We report our progress in designing and testing prototypes of a low-mass, low-power heat flow probe for possible use in the Lunar Geophysical Network and other missions to the Moon.


9:45 a.m.     Cohen B. A. *   Devismes D.   Miller J. S.   Swindle T. D.

The Potassium-Argon Laser Experiment (KArLE): In Situ Geochronology for Planetary Robotic Missions [#1040]

We are developing an in situ geochronology capability using flight-heritage components. KArLE results show that for planetary samples older than 2 Ga, precision will be ア100 Ma, sufficient to address a wide range of high-priority science.


10:00 a.m.  Stockton A. M. *   Kim J.   Willis P. A.   Lillis R.   Amundson R.   et al.

The Mars Organic Analyzer: Instrumentation and Methods for Detecting Trace Organic Molecules on Mars and Elsewhere in our Solar System [#1045]

Mars Organic Analyzer was designed to give the Mars 2020 Mission capability to look for organic molecules, including amines, aldehydes, ketones, organic acids, thiols and polycyclic aromatic hydrocarbons, in martian samples with sub-ppb sensitivity.


10:15 a.m.   Ehlmann B. L. *   Mouroulis P.   Van Gorp B.   Blaney D.   Rodriguez J.   et al.

Microimaging VSWIR Spectroscopy Instruments for Planetary Exploration: Measuring In-Situ Mineralogy, Ices, Organics, and Linking to Remote Observation [#1046]

In situ microimaging VSWIR spectroscopy to assess mineralogy and texture simultaneously with no surface prep, rapid measurement (<10min scan for 140,000 discrete measurements), and high sensitivity to minerals  has been demonstrated with a prototype.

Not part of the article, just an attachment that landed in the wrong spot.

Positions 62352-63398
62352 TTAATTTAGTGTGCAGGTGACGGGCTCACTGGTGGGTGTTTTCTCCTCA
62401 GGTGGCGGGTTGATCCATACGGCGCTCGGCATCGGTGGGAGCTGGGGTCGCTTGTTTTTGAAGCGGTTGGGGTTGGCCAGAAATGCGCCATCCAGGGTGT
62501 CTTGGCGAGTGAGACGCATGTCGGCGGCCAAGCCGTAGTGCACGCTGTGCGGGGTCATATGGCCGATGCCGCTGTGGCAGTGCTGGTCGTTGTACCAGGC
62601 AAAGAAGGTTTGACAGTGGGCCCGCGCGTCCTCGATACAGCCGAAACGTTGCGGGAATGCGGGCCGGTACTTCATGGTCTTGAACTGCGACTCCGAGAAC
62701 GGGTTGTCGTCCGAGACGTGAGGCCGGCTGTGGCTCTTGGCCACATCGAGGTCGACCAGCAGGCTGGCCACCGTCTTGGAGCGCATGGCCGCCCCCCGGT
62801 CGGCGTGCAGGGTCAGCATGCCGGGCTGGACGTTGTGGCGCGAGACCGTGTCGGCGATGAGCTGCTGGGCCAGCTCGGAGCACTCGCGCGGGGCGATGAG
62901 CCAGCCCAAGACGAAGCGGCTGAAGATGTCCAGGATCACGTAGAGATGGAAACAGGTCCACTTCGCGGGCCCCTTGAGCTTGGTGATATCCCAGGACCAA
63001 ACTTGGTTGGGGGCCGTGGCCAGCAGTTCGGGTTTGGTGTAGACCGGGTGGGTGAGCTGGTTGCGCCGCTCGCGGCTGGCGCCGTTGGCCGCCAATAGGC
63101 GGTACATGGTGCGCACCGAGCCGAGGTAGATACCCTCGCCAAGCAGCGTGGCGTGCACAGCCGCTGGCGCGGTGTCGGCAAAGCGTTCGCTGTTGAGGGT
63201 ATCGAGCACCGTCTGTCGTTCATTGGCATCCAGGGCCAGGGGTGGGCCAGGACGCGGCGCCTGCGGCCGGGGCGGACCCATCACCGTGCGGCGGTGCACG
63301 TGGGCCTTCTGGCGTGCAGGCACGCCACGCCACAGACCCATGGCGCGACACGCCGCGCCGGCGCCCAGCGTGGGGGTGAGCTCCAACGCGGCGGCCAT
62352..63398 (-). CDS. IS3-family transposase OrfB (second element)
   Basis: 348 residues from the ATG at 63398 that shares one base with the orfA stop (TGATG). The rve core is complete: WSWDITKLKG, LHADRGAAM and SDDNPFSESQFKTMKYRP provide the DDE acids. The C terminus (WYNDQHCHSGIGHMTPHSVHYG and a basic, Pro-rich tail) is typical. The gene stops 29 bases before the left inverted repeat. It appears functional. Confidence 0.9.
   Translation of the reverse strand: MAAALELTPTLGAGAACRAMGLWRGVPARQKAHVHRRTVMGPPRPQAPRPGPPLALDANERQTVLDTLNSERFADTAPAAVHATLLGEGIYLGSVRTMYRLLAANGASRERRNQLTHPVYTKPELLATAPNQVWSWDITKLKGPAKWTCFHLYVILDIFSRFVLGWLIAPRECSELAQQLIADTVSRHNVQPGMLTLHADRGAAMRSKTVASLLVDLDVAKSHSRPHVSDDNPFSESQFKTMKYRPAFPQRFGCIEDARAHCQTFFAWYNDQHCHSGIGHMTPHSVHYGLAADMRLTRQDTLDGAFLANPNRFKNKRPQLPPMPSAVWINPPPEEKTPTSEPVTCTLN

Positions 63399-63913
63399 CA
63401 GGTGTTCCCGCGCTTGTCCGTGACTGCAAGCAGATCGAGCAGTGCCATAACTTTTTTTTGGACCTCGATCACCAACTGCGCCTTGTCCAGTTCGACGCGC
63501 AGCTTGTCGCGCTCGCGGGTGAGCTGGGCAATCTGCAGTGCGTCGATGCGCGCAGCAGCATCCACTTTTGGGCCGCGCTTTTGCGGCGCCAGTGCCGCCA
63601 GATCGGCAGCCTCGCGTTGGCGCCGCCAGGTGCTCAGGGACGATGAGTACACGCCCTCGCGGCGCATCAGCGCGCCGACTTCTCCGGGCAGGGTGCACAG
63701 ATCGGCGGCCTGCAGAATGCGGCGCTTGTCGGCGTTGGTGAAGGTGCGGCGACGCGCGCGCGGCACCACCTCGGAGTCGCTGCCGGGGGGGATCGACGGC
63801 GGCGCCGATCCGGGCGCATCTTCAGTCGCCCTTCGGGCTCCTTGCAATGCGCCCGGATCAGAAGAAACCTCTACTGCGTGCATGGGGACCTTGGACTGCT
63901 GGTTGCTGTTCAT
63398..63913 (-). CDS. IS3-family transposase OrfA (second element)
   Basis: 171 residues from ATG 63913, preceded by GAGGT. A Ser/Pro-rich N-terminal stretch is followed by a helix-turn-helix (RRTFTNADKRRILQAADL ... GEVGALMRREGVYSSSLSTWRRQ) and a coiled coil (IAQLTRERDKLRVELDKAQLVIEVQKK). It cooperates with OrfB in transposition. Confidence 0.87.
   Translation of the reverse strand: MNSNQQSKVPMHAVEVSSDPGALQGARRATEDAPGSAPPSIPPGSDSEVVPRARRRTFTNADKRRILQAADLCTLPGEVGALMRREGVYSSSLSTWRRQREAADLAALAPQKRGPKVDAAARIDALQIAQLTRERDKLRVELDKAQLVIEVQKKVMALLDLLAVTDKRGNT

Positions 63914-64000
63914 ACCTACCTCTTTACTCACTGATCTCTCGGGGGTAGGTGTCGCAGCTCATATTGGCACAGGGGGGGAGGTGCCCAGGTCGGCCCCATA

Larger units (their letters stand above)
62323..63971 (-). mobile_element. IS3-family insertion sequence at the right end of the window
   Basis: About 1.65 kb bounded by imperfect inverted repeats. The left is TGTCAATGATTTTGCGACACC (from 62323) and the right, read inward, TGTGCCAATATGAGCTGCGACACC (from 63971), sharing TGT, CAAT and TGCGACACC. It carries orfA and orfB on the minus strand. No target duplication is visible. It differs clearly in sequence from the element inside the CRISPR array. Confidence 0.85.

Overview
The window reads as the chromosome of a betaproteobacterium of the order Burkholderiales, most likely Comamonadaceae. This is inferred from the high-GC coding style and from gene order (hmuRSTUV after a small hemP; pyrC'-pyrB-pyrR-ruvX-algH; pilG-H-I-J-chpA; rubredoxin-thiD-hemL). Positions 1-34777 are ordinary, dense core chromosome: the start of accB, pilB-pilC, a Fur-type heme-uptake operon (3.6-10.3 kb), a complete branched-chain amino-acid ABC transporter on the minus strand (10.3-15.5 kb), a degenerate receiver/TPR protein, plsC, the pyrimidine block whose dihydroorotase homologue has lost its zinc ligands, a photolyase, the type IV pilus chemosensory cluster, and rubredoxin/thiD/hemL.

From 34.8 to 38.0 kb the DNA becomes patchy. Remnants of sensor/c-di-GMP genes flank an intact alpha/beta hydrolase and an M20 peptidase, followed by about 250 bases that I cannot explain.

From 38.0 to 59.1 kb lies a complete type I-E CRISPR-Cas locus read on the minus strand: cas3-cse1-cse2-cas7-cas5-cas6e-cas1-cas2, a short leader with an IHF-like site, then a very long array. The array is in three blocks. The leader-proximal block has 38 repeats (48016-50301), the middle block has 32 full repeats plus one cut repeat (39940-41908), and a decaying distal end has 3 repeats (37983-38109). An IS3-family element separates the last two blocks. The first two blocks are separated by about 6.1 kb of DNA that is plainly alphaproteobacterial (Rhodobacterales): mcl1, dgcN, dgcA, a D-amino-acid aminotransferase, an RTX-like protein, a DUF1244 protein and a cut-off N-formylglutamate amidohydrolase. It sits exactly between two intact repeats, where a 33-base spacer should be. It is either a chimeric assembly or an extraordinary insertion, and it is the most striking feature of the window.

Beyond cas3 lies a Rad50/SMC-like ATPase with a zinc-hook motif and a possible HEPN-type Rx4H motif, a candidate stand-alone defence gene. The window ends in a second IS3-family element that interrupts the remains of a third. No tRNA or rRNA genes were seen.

10:30 a.m.  Willis P. A. *   Mora M. F.   Cable M. L.   Stockton A. M.   Williford K. H.   et al.

Microfluidic Life Analyzer (MILA) [#1047]

MILA is a newly initiated planetary instrument development effort funded under the NASA-PICASSO Program aimed at the analysis of organic acids. Key measurement capabilities include amino acid chirality and carboxylic acid chain length up to 30 atoms.


10:45 a.m.  Peplowski P. N. *   Goldsten J. O.   Lawrence D. J.

COUGRS: A Low-Resouce Gamma-Ray Spectrometer for Surface Science Investigations into Planetary Origins and Evolution [#1061]

We present a new, lightweight, low-resource gamma-ray spectrometer capable of making high-quality geochemical measurements on future planetary landers.


11:00 a.m.   COFFEE BREAK


11:20 a.m.   Wang Alian. *   Jolliff B. L.   Lambert J. L.   Menzies R.   Hutchinson I.   et al.

A Compact Integrated Raman Spectrometer, CIRS, for Fine-Scale Mineralogy and Bio-Signature Detection in Planetary Surface Explorations of Our Solar System. [#1090]